On Thursday, California Rep. Devin Nunes — the top Republican on the Intelligence Committee — railed into Democrats during the hearing, saying, "They got caught covering up for Alexandra Chalupa—a Democratic National Committee operative who colluded with Ukrainian officials to smear the Trump campaign—by improperly redacting her name from deposition transcripts and refusing to let Americans hear her testimony as a witness in these proceedings."
Hill is also expected to testify Thursday about what she witnessed inside the White House as two men — European Union Ambassador Gordon Sondland and Trump's personal lawyer Rudy Giuliani — carried out foreign policy for the president.
In closed-door testimony last month, Hill testified that she spent an "inordinate amount of time" at the White House coordinating with Sondland, whose donation to Trump's inauguration preceded his appointment as ambassador to the EU. Sondland testified Wednesday that Trump and Giuliani sought a quid pro quo with Ukraine tied to a White House meeting, but stressed he never heard Trump himself tie military aid to his request for investigations, the matter at the heart of the probe.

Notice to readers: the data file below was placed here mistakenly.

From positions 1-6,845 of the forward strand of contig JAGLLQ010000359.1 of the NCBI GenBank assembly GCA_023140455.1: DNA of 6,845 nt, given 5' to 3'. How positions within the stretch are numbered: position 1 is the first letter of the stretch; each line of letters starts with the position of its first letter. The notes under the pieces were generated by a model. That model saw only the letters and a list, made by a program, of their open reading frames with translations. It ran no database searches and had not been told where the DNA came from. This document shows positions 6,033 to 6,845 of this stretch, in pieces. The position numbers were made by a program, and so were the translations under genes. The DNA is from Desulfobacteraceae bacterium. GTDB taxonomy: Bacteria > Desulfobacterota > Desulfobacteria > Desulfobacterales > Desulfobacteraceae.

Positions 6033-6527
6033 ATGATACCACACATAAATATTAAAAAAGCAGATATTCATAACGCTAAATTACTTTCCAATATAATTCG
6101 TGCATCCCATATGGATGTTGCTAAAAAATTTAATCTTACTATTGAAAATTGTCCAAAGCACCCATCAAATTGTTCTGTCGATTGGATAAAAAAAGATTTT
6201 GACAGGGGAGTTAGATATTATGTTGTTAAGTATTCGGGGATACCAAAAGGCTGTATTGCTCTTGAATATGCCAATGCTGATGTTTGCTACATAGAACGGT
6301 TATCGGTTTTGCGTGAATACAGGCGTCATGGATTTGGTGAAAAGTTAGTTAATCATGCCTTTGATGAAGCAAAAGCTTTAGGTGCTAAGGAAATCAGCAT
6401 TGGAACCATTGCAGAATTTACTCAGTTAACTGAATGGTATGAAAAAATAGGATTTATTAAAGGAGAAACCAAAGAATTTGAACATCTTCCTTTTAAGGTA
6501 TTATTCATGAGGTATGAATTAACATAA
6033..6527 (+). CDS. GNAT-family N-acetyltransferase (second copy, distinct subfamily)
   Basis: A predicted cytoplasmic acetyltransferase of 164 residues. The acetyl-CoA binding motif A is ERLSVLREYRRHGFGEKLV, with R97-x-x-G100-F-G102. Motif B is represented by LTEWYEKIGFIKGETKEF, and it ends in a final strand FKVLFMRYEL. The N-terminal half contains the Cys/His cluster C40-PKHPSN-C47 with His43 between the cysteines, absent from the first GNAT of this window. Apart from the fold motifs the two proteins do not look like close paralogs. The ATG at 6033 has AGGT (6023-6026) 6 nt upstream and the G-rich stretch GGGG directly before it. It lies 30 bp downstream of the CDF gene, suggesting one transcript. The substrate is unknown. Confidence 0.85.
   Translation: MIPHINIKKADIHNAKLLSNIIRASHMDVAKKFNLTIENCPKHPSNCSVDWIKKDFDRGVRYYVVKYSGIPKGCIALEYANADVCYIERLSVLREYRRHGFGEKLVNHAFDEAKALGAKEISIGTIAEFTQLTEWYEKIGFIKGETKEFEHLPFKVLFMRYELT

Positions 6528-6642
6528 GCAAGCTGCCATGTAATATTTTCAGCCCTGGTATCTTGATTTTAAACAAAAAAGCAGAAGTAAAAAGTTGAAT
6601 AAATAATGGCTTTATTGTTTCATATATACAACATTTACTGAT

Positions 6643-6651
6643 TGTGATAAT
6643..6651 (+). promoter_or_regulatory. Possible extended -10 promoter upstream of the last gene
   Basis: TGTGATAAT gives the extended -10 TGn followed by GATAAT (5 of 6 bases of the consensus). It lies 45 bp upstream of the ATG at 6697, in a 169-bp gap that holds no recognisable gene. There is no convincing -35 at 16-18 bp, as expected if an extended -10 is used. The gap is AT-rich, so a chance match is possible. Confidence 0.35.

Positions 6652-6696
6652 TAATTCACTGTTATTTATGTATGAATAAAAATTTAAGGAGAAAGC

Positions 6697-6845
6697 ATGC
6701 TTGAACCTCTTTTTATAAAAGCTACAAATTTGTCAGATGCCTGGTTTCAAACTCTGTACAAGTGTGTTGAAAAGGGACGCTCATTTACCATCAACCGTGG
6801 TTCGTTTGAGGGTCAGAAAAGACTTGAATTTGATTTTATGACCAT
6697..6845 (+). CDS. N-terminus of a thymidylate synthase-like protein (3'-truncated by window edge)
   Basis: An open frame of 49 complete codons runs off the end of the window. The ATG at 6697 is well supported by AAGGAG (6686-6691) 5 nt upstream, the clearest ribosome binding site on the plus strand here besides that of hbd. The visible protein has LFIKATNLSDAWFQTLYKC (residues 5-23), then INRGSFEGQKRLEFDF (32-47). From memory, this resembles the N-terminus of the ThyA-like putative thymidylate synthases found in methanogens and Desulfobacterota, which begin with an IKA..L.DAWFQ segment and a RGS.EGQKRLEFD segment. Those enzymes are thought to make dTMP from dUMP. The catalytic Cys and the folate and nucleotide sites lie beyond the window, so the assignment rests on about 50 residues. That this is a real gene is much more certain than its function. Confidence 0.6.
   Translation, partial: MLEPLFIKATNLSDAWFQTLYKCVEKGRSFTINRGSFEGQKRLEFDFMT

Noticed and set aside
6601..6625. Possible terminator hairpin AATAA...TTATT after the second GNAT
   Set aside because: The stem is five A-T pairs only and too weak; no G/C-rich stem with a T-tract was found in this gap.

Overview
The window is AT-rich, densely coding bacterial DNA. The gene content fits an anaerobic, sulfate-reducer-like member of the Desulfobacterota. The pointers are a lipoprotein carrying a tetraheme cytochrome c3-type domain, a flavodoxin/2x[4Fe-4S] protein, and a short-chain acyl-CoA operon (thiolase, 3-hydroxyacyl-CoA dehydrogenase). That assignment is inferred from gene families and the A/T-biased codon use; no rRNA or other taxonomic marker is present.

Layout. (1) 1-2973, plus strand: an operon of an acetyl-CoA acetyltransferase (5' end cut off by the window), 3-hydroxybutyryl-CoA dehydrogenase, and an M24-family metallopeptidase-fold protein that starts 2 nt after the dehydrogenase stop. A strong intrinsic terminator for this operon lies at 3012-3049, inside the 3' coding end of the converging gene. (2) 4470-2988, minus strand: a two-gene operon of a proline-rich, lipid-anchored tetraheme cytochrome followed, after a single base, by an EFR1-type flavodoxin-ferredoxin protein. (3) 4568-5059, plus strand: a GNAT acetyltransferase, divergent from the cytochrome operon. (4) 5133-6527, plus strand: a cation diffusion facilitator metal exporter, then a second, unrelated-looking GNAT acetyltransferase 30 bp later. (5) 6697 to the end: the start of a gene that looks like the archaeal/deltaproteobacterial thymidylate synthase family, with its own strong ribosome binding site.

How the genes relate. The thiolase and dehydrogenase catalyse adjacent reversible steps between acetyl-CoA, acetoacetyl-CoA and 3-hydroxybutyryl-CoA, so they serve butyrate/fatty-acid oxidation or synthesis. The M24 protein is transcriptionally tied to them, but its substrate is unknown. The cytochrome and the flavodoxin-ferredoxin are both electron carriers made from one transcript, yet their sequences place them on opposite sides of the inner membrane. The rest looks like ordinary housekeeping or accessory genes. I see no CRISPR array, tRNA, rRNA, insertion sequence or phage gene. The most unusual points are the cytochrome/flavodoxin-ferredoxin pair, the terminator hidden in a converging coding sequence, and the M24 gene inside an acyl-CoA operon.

Holmes, a U.S. diplomat in Kiev who overheard that July 26 call, is also testifying Thursday as investigators wrap up two weeks of public hearings. Holmes heard Trump ask Sondland whether Zelenskiy was going to conduct the investigations he wanted and be told he would.
Opening the hearing on Thursday, Schiff said lawmakers in the coming days will “determine what response is appropriate” after the recent testimony.
“It will be up to us to decide, whether those acts are compatible with the office of the presidency,” Schiff said.
Trump on Thursday railed against the proceedings as a "phony impeachment hoax." He denied putting pressure on Ukraine and tweeted, "I never in my wildest dreams thought my name would in any way be associated with the ugly word, Impeachment!"
Fox News' Mike Emanuel and The Associated Press contributed to this report.